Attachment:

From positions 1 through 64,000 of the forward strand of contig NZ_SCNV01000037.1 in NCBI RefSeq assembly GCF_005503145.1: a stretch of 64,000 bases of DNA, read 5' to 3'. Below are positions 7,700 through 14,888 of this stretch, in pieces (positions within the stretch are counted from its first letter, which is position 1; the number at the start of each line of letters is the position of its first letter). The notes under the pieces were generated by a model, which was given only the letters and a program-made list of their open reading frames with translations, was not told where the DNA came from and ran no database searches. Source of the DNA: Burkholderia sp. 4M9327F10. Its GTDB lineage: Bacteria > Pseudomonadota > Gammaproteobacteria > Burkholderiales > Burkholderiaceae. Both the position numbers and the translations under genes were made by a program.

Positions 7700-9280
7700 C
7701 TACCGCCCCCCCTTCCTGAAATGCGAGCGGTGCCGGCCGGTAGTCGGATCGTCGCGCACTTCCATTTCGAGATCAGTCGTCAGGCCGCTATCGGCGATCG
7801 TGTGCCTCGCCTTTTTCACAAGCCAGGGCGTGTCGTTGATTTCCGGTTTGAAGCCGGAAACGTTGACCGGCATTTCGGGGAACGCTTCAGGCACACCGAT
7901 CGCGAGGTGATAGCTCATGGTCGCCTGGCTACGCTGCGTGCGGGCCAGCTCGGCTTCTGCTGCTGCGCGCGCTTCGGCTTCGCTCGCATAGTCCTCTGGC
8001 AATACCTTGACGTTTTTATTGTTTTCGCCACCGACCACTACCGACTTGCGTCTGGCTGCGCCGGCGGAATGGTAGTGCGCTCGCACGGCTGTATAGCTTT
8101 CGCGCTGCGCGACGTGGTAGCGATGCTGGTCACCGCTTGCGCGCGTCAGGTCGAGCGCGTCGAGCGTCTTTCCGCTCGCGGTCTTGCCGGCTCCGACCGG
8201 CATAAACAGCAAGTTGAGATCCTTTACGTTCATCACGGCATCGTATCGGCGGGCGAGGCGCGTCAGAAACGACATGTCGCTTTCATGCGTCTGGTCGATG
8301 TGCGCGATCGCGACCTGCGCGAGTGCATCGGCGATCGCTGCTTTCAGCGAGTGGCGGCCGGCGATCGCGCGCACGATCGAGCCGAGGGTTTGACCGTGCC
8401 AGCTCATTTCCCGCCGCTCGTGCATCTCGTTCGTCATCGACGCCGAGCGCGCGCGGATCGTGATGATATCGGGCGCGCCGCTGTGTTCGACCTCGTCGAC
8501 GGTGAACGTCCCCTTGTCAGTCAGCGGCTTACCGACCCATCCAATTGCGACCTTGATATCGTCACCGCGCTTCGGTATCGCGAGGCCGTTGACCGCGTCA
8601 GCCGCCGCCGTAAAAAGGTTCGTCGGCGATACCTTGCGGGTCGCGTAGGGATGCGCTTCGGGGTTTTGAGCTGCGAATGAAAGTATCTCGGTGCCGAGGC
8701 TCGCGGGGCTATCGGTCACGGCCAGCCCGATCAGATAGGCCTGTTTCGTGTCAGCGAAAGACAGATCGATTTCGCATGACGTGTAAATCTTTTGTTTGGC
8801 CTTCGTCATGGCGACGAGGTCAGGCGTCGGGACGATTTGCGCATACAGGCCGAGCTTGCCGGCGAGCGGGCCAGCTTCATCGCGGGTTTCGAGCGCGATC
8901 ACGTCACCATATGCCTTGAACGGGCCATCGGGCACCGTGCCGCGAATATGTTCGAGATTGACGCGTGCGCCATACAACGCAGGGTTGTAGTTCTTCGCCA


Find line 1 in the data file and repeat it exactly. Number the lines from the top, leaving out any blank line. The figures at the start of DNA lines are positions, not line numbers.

From positions 1 through 64,000 of the forward strand of contig NZ_SCNV01000037.1 in NCBI RefSeq assembly GCF_005503145.1: a stretch of 64,000 bases of DNA, read 5' to 3'. Below are positions 7,700 through 14,888 of this stretch, in pieces (positions within the stretch are counted from its first letter, which is position 1; the number at the start of each line of letters is the position of its first letter). The notes under the pieces were generated by a model, which was given only the letters and a program-made list of their open reading frames with translations, was not told where the DNA came from and ran no database searches. Source of the DNA: Burkholderia sp. 4M9327F10. Its GTDB lineage: Bacteria > Pseudomonadota > Gammaproteobacteria > Burkholderiales > Burkholderiaceae. Both the position numbers and the translations under genes were made by a program.